Springbrook Farm and Alcoa will soon generate tax revenues of more than a million | News
After a third amendment to a development agreement, a lawsuit, and several groundbreaking ceremonies, Alcoa is rounding the final bend before a long construction period that will complete major tax generators for the city.
Alcoa City officials have implemented a downtown development located on the former ALCOA Inc. West Plant site called Springbrook Farm.
In 2016, Alcoa signed an agreement with a company to prepare and market the 252 acres for developers to buy and build. In turn, the former industrial site would begin to generate more taxes for the city to absorb.
City manager Mark Johnson said land preparation will be complete once Alcoa receives a check for $2 million and about 30 acres in Springbrook.
Alcoa’s board of commissioners approved a third amendment to the development agreement on April 22 that aims to complete the planning.
Since 2016, Airport Center Development Partners, LLC. has been Alcoa’s partner in creating attractive properties for apartments, single family homes, restaurants and other recreational activities.
The agreement held each party – ACDP and the city of Alcoa – responsible for different parts of the preparation. Alcoa paved Tesla Boulevard, installed streetlights, provided access to utilities, and supported other development costs for which the ACDP would reimburse the city.
Outlined in the original agreement, Alcoa estimated to invest $8 million which ACDP would repay over time by selling properties to developers. However, ACDP has yet to reimburse the city for the $6.5 million spent by the city.
The first two amendments to the agreement, one in 2018 and the other in 2020, were to block reimbursement due to COVID-19 and environmental studies. In the most recent amendment, the ACDP transferred its financial responsibility to another company – TN Alcoa Primary, LLC.
In addition to the debt owed to the city, Alcoa Primary acquired ACDP’s remaining land assets within Springbrook Farm.
In December, another company interested in the Springbrook Farm development filed a lawsuit against ACDP and other LLCs over the planned deal change which came to fruition on April 22 at Chambers of commission from Alcoa.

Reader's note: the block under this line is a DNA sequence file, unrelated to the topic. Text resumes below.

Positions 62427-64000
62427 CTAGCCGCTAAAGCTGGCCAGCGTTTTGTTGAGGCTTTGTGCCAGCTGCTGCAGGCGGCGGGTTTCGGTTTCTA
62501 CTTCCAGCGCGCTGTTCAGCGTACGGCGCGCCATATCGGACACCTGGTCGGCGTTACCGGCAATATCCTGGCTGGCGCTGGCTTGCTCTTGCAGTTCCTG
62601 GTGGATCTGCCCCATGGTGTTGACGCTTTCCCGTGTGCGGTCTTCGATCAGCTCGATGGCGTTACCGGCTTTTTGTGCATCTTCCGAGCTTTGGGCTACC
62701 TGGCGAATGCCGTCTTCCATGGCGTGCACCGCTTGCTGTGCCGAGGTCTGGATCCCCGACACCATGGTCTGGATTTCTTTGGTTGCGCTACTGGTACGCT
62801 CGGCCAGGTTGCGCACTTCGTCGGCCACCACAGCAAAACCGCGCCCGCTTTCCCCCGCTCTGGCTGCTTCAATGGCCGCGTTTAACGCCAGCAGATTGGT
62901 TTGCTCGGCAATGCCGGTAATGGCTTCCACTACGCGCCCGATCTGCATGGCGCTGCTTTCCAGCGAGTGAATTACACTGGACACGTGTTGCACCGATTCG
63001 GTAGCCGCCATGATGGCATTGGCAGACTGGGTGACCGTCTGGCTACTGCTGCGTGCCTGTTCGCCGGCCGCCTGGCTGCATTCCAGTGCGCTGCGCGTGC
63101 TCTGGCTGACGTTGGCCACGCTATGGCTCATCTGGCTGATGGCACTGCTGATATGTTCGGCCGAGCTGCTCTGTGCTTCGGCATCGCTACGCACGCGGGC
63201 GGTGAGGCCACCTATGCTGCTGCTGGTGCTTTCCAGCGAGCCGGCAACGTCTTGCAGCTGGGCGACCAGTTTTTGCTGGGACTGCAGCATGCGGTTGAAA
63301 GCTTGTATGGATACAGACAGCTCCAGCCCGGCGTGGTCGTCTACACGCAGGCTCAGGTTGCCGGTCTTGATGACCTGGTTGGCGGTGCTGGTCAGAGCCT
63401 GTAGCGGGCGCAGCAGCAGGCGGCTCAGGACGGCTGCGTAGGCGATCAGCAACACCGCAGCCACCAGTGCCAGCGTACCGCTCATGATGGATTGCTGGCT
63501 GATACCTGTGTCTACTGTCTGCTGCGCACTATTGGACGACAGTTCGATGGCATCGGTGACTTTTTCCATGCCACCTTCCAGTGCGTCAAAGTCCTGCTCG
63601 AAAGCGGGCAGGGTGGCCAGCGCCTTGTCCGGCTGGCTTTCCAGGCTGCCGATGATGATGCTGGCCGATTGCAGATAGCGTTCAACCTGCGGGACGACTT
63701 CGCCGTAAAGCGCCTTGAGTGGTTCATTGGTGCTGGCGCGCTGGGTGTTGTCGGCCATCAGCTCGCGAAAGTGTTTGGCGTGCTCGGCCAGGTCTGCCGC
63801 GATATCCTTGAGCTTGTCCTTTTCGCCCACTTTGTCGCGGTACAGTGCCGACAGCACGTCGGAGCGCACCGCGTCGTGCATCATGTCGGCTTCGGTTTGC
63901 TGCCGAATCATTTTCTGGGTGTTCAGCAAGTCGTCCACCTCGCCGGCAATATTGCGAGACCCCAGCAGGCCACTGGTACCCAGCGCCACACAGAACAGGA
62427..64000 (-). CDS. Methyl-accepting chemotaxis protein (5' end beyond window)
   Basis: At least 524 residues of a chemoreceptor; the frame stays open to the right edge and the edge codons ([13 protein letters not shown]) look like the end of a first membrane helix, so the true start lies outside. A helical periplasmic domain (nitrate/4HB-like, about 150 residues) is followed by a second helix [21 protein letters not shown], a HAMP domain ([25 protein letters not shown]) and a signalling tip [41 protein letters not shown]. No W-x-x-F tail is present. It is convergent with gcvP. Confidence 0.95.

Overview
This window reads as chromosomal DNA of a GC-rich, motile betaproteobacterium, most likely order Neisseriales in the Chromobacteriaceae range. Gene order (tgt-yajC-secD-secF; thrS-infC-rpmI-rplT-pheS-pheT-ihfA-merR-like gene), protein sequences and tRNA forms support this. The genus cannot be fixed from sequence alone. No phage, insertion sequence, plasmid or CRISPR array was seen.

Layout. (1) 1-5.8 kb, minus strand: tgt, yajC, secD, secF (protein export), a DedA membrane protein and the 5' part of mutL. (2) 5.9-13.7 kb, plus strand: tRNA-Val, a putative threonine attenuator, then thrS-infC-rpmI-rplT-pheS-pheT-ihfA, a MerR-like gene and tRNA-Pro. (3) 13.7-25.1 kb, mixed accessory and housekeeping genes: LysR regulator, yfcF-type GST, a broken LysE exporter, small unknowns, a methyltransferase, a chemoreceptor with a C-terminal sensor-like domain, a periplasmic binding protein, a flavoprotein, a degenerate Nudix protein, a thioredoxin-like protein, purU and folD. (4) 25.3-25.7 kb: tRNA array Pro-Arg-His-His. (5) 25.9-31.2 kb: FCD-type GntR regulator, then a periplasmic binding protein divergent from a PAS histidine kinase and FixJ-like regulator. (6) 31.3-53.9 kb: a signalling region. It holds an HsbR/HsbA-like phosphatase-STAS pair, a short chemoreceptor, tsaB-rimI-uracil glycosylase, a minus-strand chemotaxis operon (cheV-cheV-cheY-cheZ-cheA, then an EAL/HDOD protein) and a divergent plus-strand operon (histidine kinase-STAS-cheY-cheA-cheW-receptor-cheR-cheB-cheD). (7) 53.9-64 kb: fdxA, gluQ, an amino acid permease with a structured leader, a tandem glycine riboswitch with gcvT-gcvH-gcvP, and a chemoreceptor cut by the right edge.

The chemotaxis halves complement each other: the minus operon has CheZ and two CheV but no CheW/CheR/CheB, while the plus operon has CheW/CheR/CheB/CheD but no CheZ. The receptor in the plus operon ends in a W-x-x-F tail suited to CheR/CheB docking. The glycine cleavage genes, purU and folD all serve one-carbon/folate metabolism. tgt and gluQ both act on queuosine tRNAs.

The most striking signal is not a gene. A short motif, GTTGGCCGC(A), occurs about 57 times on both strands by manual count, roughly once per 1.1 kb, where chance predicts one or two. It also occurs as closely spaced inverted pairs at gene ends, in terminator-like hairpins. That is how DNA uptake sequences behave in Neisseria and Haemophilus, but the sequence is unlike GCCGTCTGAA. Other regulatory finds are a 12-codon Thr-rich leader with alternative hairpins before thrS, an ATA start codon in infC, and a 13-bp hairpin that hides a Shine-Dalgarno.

Johnson said the lawsuit hasn’t delayed any action by the city, but the deal depends on Alcoa Primary’s ability to take it over.
Plaintiff NAI Knoxville, Inc. alleged that ACDP was reneging on its agreement with NAI for sales commissions on the Springbrook Farm land.
Under the two companies’ agreement, NAI would market the land while ACDP would make it developable, and then NAI would receive commissions once ACDP sold the property. When ACDP transferred its interests to Alcoa Primary, over 100 acres were non-commissionable to NAI.
ACDP informed NAI last fall that it would be terminating its commission agreement and transferring its assets to another company. The lawsuit was filed by NAI shortly thereafter.
The court ordered that before any transfer of interest could take place, ACDP and its partners must issue nearly $900,000 in commissions to NAI.
ACDP disputed this and claimed that, pursuant to the commission agreement, NAI was no longer entitled to commissions and had been paid whatever the company was owed.
About a month later, Alcoa’s board of directors unanimously approved the transfer of ACDP’s interests to Alcoa Primary, subject to legal approval.
Alcoa Primary is now responsible for reimbursing the City of Alcoa for $6.5 million.
As noted in the latest amendment, Alcoa Primary has agreed to send the city a check for $2 million by the end of the year and return the 29.8-acre property in the Springbrook development area. Farm.
According to the agreement, the estimated value of this land is 4.5 million dollars. However, Johnson said other Springbrook Farm land was selling for more in this current market than the prices used to estimate the value of the 29.8 acres.
Johnson said the city plans to keep most of the space clear for a future track and land for Alcoa City schools, greenway connections and parks. Although planned, the projects do not yet have a schedule or cost estimate.
A 10.2 acre lot on one side of Faraday Street behind the baseball and softball fields is planned for athletics, the 5 acre open space on the other side of Faraday is planned for a greenway to connect to Springbrook Park.
Another 1.6 acre greenway connection behind the Mills Street small house development and a nearby 2 acre park to be named Centennial Park in the middle of Springbrook is planned.
Land that will not be green space is dedicated to the creation of three additional routes for navigation in the downtown development, one perpendicular and two parallel to Tesla Boulevard.
Johnson said every green space project will be completed because the city has room in the budget or receives grants.
City officials hope that the sales tax generated by Springbrook Farm will increase budget margins for new projects.
Three apartment complexes, a townhouse community and the Mills Street homes will add 1,072 taxable properties to the city. By including the Vintage in active rental at Hunters Crossing, Johnson estimated the town would receive over $1 million in additional property taxes.
According to a statement from Vintage, the 192-unit apartment complex was 62% let on April 20. The apartments are still under construction and located on Middlesettlements Road, opposite Rural King, formerly Bungalow Elementary School.